She’s not the first conservatory-trained musician to merge classical techniques with electronic production, but pianist/violinist Poppy Ackroyd’s dense layering of traditional chamber instruments (including harmonium and spinet, and ensemble winds and strings), found sounds, and post-production treatments have all the markings of a game-changer.
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Much like her last two albums, Escapement (2012) and Feathers (2015), Ackroyd’s latest labum Resolve reflects her unique penchant for turning classical instrumentals into exotic, even alien soundworlds. This time, however, Ackroyd (who has played with Nils Frahm, Hauschka, and Hidden Orchestra) wrings surprisingly affecting hooks out of unorthodox sounds. What is most surprising about Resolve is that it makes as much of a case for Ackroyd as a songwriter as it does for her production ear or her prodigious chops.
New tunes like “The Dream,” “Paper,” and “The Calm Before” transition from section to section with the carefully choreographed economy of a pop song—a reflection of the value Ackroyd places on accessibility. “I think there are a lot of people, especially in the fine arts world, who are trying to make music that’s highbrow to a point where it can be alienating,” she says. “That’s definitely not what I want to do. I don’t think that making something accessible means that it’s dumbed-down, or that it’s detracting.”
With Resolve, Ackroyd displays a unique ability to make her tunes swell with feeling, a mounting sense of drama that connects on a direct gut level. Though Ackroyd wrote Resolve in response to a period of personal upheaval, nowhere do her choices dictate what the audience is supposed to feel.
Even as early on as Escapement, what immediately stood out about Ackroyd’s approach was her acute sensitivity to timbre. She uses natural reverb almost as an instrument in and of itself. Much like, say, Jimi Hendrix and Marc Ribot revolutionized the way we think about what a guitar can do, Ackroyd applies her own signature touch to natural acoustics. When listening to one of her tunes, one gets a very clear sense not only of the ambiance of the recording room, but also of the ambiance of strings and air vibrating up-close against the body of a given instrument. In a sense, the insides of these instruments become “rooms” of their own.
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“When I was coming to the end of my undergraduate degree,” she explains, “I discovered contemporary piano music and became interested in techniques that have been coming in over, oh, the last 1,500 years or so. I got interested in treating the piano in a different way. And I got really excited by how you could exploit the natural resonance of an instrument in different ways, bring different characteristics out of it, and do it in a way that could be beautiful, with slightly ugly and maybe harsher sounds than we’re used to—trying to find a way to make them accessible and layer them up and create a kind of world with them.”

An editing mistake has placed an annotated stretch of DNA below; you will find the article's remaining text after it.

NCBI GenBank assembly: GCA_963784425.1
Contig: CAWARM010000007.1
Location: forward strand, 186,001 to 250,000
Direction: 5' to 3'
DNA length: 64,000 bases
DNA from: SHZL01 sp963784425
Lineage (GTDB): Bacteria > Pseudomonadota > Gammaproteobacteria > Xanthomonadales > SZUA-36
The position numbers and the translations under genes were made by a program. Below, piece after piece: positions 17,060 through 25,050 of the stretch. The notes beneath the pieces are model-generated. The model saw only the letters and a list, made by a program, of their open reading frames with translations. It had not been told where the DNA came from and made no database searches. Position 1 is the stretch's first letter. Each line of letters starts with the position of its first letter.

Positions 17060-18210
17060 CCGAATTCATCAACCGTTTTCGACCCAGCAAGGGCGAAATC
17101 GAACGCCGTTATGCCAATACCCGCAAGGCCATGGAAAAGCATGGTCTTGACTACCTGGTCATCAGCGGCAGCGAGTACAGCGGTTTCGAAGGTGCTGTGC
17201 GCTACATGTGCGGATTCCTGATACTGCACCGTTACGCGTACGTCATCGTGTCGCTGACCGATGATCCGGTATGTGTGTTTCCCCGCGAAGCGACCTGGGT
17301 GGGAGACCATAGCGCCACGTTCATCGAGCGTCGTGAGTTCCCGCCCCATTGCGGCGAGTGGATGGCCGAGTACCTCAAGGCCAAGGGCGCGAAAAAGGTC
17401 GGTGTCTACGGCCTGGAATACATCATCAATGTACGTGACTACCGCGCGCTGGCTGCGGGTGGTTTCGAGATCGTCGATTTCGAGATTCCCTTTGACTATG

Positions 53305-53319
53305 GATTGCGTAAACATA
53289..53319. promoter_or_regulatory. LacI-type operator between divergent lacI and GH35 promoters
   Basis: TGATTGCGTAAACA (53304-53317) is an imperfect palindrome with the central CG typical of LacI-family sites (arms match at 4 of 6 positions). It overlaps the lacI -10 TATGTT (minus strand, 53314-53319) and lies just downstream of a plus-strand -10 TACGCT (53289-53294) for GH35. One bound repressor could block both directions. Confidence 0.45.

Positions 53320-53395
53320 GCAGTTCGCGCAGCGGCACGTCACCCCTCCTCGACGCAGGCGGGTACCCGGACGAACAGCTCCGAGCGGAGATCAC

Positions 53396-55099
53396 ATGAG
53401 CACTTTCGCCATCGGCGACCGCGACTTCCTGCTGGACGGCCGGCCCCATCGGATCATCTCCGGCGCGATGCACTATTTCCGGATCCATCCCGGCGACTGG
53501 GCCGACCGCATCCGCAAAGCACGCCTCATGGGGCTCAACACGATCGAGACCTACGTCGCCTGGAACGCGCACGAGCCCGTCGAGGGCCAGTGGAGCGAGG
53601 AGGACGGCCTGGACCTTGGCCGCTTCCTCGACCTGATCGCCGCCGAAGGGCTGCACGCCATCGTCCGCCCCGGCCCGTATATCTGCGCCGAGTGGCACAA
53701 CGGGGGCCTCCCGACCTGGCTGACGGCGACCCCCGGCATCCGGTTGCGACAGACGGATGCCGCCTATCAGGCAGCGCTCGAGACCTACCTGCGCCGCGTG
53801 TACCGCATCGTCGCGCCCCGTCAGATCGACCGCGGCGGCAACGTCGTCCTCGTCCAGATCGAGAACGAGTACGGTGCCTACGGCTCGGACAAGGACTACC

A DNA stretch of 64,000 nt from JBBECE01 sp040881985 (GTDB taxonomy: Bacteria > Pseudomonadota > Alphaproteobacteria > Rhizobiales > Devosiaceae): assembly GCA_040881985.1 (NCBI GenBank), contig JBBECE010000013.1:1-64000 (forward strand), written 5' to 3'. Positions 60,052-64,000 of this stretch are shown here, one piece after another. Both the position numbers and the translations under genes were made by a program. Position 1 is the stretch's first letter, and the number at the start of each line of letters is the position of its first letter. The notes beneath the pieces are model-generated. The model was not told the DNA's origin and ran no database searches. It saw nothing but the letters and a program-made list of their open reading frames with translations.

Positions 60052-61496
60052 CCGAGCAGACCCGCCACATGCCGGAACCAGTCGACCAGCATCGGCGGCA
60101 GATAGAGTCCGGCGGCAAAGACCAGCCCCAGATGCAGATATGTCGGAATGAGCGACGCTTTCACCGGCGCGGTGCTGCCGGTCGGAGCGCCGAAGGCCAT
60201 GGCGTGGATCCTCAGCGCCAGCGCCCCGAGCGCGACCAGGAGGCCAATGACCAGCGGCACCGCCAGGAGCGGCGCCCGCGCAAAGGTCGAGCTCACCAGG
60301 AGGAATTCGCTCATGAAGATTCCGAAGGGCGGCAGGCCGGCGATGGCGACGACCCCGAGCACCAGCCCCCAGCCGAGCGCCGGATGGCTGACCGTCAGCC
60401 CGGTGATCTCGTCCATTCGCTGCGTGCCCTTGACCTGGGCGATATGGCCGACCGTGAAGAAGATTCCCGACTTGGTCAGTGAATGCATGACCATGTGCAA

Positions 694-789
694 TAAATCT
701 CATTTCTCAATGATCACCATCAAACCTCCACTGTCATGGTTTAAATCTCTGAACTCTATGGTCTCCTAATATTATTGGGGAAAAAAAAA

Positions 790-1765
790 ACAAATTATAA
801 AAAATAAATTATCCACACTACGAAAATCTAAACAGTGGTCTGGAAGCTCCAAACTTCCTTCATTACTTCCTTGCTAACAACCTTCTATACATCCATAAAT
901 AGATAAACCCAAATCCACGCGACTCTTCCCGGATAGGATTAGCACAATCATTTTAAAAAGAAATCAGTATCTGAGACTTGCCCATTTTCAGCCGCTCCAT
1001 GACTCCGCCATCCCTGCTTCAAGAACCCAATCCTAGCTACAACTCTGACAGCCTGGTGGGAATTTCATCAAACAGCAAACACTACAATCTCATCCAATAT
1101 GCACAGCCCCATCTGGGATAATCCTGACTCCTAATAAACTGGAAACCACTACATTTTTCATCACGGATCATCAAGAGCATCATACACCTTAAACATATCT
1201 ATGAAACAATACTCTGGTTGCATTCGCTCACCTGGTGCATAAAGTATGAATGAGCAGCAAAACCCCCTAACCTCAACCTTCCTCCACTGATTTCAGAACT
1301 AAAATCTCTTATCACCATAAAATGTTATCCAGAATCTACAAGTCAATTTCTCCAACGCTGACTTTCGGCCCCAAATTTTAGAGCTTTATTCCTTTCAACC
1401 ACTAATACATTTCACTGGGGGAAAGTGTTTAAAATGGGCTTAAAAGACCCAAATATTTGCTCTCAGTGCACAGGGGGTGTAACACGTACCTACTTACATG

Initially trained on violin, Ackroyd shifted her focus to piano at a young age. She didn’t write her own music until adulthood, when she was asked to compose for both a dance piece and an animated short around the same time. She embraced the projects with relish, inspired by groundbreaking composers like György Kurtág and Helmut Lachenmann. By the time she headed to Edinburgh, Scotland to pursue a masters in piano performance, it was clear that she was veering off the traditional track. “When I was doing my masters,” she says, “I was really striving to achieve the best technique and performance skills—trying to be the best pianist I could be—but I definitely wasn’t aiming to be a professional classical pianist playing other people’s repertoire.”
Mostly self-taught in recording, Ackroyd uses essentially the same home-recording setup that she started out with—a textbook example of an artist making the most out of whatever tools are available and then carving her sonic identity with those limits as a guide. “I mean, I’m hoping that I’ve improved!” she chuckles. “I wouldn’t have recorded things in the same way now. Everything’s much cleaner, but I also love the qualities of my earlier recordings, where there’s loads of sounds of cars going past. For my first album, I used to live on a roundabout, and you can hear the rain too. There’s lots of lumps and bumps on that recording, but I think it’s part of its character.”